Advancing Building Estimation Workshop Summary: Why Do We Need Change?

Change is a constant in the construction industry. The ability to recognize changes, and pinpoint solutions to adapt to them, allows forward-thinking companies to stand out from their competitors. Talking about the subject of change, without taking action, doesn’t help construction companies or the industry actually advance.

During the opening workshop of the “Advancing Building Estimation” conference in Houston on May 22, Beck Technology posed the question, “Why do we need change?” A panel of speakers who have real-world case studies of tough, actionable change shared their stories, and small group discussions provided attendees valuable peer-to-peer time to discuss this important topic.

Real-World Change Management

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Ray Miller, Balfour Beatty, presents on the topic of why the construction industry needs change

Ray Miller, Vice President of Preconstruction Services at Balfour Beatty Construction Services US, opened the workshop with the story of how his company saw the need for change and created a systematic approach to finding a solution.

Across the enterprise, his company was using four estimating tools and seven takeoff platforms. While sharing preconstruction data across divisions was a hassle, the information was valuable and key to winning work and becoming more efficient. Miller shared how Balfour Beatty created a project charter to streamline Balfour Beatty’s preconstruction change initiative and gain company buy-in.

Andy Leek, Director of Virtual Design and Construction (VDC) at PARIC Corporation, and Brent Pilgrim, DESTINI Applications Manager at The Beck Group, also shared how their respective companies adapted to and implemented change. Leek noted that while he led the implementation effort, he worked closely with senior estimators for PARIC’s new estimating platform, and for good reason. He didn’t have the years of experience to make sure the software was implemented correctly. A key takeaway from his presentation was to start with the end in mind. Having well-developed goals of what the change will allow the company to do is the driving force that keeps the implementation on schedule.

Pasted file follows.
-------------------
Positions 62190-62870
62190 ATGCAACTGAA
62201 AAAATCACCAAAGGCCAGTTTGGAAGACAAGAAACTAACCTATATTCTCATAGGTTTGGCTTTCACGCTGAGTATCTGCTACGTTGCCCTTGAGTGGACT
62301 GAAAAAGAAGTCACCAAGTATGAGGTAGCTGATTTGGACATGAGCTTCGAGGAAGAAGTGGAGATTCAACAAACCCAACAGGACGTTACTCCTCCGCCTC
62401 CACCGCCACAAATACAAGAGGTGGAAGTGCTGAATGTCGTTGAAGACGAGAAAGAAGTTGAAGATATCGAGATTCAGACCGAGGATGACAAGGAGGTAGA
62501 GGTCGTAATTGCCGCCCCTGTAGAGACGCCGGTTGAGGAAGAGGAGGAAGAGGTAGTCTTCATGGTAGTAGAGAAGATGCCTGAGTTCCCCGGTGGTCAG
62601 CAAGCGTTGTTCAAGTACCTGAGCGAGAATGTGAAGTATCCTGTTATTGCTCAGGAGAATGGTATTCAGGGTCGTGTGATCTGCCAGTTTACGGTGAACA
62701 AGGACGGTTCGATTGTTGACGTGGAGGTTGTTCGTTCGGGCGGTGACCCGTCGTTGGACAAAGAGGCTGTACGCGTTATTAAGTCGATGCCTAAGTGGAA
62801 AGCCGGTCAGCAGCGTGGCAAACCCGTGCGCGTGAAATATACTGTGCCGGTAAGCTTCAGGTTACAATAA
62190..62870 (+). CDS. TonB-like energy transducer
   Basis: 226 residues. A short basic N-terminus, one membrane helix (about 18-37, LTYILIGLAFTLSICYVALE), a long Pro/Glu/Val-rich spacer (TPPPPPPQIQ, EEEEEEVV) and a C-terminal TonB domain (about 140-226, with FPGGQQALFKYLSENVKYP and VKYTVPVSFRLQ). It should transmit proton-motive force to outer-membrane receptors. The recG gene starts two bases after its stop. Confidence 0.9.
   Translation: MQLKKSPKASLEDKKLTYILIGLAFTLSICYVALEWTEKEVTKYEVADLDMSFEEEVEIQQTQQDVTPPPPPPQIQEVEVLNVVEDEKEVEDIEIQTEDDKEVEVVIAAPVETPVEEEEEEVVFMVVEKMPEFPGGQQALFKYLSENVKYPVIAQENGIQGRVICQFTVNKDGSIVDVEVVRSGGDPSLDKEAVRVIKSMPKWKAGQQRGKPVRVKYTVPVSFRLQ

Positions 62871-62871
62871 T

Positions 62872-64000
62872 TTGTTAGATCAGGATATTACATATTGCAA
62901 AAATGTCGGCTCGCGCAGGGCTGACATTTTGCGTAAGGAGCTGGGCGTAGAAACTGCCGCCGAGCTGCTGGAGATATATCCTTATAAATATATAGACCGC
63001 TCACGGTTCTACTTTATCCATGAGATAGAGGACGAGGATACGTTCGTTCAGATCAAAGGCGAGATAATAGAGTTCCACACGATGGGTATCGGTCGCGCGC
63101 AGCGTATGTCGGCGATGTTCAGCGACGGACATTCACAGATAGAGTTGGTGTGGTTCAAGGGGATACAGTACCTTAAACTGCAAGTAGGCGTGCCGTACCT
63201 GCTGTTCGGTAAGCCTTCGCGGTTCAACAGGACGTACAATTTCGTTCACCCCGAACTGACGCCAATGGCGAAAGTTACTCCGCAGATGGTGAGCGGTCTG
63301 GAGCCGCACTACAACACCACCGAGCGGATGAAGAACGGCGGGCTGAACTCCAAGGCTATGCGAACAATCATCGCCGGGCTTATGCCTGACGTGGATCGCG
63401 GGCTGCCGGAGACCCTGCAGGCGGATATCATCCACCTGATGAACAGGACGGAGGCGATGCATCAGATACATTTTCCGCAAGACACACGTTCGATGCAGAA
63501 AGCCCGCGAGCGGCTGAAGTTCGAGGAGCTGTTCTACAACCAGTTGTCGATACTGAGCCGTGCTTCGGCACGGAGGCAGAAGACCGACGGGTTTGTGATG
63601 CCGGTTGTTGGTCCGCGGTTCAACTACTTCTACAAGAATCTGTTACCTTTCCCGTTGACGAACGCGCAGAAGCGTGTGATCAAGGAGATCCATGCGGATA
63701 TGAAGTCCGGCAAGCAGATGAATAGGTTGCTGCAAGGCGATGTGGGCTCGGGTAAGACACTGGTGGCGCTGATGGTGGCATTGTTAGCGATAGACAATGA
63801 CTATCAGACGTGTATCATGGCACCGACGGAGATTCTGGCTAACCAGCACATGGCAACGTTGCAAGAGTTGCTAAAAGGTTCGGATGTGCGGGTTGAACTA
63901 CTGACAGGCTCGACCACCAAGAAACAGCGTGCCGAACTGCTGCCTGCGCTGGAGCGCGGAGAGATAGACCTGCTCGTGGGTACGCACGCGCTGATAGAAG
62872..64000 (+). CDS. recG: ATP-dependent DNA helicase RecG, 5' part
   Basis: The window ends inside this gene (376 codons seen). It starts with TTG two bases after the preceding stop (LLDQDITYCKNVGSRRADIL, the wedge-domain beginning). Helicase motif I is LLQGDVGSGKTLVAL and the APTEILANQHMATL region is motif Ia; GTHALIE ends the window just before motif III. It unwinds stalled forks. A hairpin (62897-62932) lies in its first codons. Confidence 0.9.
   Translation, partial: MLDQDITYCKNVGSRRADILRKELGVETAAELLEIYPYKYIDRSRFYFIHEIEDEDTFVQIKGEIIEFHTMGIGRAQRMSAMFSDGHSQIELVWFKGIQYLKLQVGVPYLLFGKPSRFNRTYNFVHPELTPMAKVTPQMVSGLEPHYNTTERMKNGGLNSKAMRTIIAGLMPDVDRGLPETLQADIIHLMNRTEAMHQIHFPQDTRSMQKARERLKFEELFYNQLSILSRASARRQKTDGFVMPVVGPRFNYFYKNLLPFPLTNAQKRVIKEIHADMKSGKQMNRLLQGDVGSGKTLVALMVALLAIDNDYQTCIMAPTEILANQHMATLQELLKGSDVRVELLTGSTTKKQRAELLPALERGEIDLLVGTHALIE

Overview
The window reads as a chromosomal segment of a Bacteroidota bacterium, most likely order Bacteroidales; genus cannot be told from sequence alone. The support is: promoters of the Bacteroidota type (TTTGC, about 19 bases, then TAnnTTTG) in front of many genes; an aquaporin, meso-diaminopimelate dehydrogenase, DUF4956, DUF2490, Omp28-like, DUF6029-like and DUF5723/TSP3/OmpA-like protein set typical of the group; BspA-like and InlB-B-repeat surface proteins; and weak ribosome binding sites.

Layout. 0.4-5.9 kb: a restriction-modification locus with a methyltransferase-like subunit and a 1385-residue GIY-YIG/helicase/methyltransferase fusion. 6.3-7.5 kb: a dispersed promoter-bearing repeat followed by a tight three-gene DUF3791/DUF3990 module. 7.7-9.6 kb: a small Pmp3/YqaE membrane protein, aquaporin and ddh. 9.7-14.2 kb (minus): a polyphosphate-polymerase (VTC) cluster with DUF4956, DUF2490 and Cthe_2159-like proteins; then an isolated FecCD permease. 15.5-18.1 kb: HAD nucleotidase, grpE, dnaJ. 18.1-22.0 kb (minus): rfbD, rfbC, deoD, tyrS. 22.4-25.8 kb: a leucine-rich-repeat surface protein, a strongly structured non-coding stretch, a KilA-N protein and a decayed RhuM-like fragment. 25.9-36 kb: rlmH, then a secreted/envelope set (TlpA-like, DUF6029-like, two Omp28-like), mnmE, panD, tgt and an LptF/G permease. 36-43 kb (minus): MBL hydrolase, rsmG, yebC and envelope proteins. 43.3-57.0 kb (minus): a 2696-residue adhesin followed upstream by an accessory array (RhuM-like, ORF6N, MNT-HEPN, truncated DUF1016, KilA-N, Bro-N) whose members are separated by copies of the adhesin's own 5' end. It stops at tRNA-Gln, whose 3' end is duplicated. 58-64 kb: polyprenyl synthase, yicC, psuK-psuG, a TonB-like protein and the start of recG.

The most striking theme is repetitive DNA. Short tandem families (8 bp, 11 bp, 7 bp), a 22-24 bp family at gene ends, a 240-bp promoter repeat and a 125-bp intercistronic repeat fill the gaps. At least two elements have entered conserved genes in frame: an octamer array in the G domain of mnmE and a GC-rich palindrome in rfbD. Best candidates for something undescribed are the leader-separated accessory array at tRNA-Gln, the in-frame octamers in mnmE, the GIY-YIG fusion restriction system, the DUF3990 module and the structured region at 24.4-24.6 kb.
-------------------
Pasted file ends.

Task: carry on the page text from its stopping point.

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Andy Leek with Paric Corp and Brent Pilgrim with The Beck Group continue the discussion

Pilgrim is also part of the implementation effort at The Beck Group. He noted managing expectations is a major aspect of recognizing that something needs to change, and then acting on it. Being able to communicate internally, both up and down a company’s hierarchy structure, sets the tone for expectations. Each company should expect speed bumps through an implementation process. Having a plan in place for how to handle those bumps along the implementation path sets the company up for long-term success.

Changing Roles

The workshop attendees then discussed among themselves in small group breakouts what kind of changes they are noticing in their companies and in the industry. In these round table chats, many noted that the role of estimator has evolved during the past 10 years: What was once a position tethered to a desk has grown into a client-facing role. More pressures are put on estimators to deliver complex estimates faster and more precisely.

Round table discussions included trends in the marketplace that are driving change, as well as what skill set is best-suited to serve in the role of implementation leader. Peer-to-peer conversations grew from the topic of change as a constant factor and how we, as an industry, can better prepare to handle the evolution.

The workshop drove discussion on the realities of change and got the audience asking, “Why are we doing the things the way we do them?” Attendees left the workshop prepared to drive positive change at their own firms by asking necessary questions:

  • Are our actions in the best interest of our firm?
  • Could our approach or process be done better?
  • And if we are hesitant to change, are we missing out on a building a better industry?

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